Damage from a ship’s anchor is emerging as a possible cause of an offshore pipeline spill this week that dumped at least 126,000 gallons/475,000 litres of crude oil across an initial area of 13 square miles, threatening wildlife and potentially closing miles of Southern California beaches for weeks.
An official report late Tuesday afternoon said a 1.2-kilometre-long section of the pipeline “was split open and apparently dragged more than 30 metres along the ocean floor, possibly by a ship’s anchor,” The Associated Press reports.
Preliminary and as yet unconfirmed reports “suggested the failure may have been ’caused by an anchor that hooked the pipeline, causing a partial tear’,” AP adds, citing federal transportation investigators. “The break in the line occurred about eight kilometres offshore at a depth of about 30 metres beneath the surface, according to the investigators. Their findings were included in an order from the Department of Transportation blocking the company that operates the pipeline from restarting it without extensive inspections and testing.”
“The pipeline has essentially been pulled like a bow string. And so, at its widest point, it is 105 feet away from where it was,” said Martyn Willsher, CEO of Houston-based Amplify Energy, whose subsidiary Beta Offshore operates the line.
The spill was first reported Friday evening by a “Good Samaritan” who spotted a sheen on the water, U.S. Coast Guard Rear Admiral Brian Penoyer told AP. By Monday, officials were warning of an “environmental catastrophe”, the Washington Post reports. “This oil spill constitutes one of the most devastating situations that our community has dealt with in decades,” said Huntington Beach Mayor Pro Tem Kim Carr, and there will be “a lot more hitting our shores over the next few days.”
At a news conference Sunday, she said authorities were looking at who was responsible and how to hold them accountable.
The Post has the spill originating a few miles off Newport Beach and Huntington Beach at Platform Elly, an offshore oil rig operated by Amplify subsidiary Beta Operating Co. Willsher said the pipeline was “meticulously maintained” and had been “suctioned at both ends” to prevent further leakage.
“Our employees live and work in these communities, and we’re all deeply impacted and concerned about the impact,” he said. “We will do everything in our power to ensure that this is recovered as quickly as possible.”
Earlier Tuesday, Willsher said his company was focusing on “one area of significant interest” after divers had inspected about 2,430 metres of pipe, adding that an anchor strike was “one of the distinct possibilities” behind the spill, AP says.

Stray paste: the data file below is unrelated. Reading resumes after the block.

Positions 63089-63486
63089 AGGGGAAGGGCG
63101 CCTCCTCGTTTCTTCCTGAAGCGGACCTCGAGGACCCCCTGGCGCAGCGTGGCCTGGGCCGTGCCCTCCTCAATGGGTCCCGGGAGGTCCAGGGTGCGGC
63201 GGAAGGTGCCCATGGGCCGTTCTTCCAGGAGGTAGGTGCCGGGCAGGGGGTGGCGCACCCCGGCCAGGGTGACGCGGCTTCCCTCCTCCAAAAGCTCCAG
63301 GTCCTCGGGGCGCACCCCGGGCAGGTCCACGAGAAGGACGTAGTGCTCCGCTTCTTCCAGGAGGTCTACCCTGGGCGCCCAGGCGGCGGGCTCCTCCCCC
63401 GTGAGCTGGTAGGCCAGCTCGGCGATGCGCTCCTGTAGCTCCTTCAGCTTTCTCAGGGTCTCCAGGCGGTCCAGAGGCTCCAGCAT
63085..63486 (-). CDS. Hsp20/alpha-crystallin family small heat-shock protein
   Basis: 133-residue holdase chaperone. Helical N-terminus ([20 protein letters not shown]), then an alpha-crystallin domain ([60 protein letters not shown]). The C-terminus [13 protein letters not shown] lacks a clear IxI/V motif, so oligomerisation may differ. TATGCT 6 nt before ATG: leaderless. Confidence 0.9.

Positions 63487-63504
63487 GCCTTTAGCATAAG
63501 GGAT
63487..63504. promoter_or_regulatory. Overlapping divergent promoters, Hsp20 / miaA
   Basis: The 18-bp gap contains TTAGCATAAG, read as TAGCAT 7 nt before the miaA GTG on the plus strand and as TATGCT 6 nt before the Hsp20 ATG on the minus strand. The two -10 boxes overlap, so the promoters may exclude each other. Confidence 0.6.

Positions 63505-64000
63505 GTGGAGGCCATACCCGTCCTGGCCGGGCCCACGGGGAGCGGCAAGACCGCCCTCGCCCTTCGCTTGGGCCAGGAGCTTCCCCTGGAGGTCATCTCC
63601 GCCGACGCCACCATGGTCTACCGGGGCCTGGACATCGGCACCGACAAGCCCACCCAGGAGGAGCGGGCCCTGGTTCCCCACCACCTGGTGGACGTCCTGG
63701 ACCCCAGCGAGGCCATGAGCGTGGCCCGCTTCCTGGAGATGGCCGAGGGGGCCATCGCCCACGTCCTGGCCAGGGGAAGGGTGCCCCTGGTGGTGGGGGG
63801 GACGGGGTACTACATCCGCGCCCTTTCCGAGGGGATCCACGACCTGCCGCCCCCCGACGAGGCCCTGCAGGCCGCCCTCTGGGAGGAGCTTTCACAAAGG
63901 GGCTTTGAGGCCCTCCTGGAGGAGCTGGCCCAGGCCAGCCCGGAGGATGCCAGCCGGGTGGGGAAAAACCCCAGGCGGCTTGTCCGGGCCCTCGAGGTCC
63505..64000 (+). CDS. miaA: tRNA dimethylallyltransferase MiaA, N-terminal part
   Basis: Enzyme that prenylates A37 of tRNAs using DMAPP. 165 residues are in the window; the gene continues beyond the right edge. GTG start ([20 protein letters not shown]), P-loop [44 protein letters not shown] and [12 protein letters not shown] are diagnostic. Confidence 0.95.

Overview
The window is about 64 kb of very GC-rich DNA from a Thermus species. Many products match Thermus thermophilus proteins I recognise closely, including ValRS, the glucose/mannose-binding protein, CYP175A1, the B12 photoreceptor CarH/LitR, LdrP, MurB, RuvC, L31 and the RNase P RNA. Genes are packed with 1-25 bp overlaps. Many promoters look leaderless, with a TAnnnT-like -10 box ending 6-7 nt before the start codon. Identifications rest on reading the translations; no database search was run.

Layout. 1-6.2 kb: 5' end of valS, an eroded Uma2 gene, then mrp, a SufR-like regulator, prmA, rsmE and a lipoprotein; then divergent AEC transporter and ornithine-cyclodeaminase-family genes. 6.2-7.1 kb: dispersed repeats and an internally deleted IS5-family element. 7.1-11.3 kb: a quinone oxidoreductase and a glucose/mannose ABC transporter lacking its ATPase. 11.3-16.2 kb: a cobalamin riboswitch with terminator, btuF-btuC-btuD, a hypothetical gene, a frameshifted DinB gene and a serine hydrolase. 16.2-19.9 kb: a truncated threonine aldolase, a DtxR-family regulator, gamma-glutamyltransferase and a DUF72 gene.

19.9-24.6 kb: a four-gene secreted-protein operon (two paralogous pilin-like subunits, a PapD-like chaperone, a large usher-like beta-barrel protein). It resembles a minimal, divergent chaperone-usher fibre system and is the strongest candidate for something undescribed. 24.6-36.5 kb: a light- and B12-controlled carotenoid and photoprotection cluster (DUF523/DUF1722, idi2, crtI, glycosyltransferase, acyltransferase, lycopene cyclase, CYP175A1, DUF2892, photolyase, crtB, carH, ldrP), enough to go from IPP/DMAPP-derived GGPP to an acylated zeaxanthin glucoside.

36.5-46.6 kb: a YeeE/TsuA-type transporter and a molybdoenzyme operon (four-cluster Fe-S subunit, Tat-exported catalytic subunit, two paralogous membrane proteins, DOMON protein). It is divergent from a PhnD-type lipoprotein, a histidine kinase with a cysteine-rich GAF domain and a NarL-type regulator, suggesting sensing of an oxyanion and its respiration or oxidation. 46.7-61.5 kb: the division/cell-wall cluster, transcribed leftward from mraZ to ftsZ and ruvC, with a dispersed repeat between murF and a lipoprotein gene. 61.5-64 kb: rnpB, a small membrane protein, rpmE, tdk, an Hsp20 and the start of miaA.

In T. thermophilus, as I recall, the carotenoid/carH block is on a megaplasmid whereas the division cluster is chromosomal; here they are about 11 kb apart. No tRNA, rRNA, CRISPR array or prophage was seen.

“We’re looking into if it could have been an anchor from a ship, but that’s in the assessment phase right now,” said Coast Guard Lt.-Cmdr. Jeannie Shaye.
“Orange County District attorney Todd Spitzer has said he has tasked investigators with determining whether he could bring state charges for the spill,” The Hill adds, citing an AP report. “Spitzer also said Amplify divers should not be permitted to be near the pipeline without independent authority from him.”
“If that is not done independently, that is a travesty,” Spitzer told media Monday. “The company should not be responsible for leading its own investigation with respect to the hundreds of millions of dollars of devastation that it did to our environment and our economy.”
With the cleanup continuing and the disaster post-mortem just getting under way, the Washington Post was out with an early inventory of the local impacts. Laguna Beach shut down its beaches Sunday evening, and the state Department of Fish and Wildlife (DFW) closed fisheries along a 25-mile stretch from Huntington Beach to Dana Point. The U.S. Coast Guard deployed floating booms and recovered about 3,150 gallons of crude, “but oil still ‘infiltrated’ and caused damage in a wetlands area called Talbert Marsh, which is home to many bird species,” the Post writes, citing Orange County Supervisor Katrina Foley.
With dead fish and birds beginning to wash up on shore, and one oiled duck receiving veterinary care, “we’re hoping we have minimal impact, but we’re preparing for the worst,” said DFW Lt. Christian Corbo.
“The animals most affected, that we can’t do anything about, are those critters just offshore. Those are going to be seabirds, marine mammals, things of that nature,” added California State University coastal ecotoxicologist Sean Anderson. While some species like dolphins can swim out of harm’s way if they see oil, seabirds and sand crabs are major points of vulnerability.
Birds rely on clean feathers to stay warm, so when they’re splashed by oil, their instinct is to preen it off “as if it’s a piece of dirt,” he told the Post. “Then they ingest the oil and if it’s a little, it might be okay, but it’s usually a pretty toxic exposure, and they die.”
Sand crabs will see the impacts when waves crash on the beach, Anderson added. “Everybody eats those things. Fish eat them, birds eat them. They are really super important for the sandy beach ecosystem,” even if the total volume of oil is relatively small compared to past California spills.
The Los Angeles Times has more on the spill, the timeline so far, and the fossil infrastructure along the coast.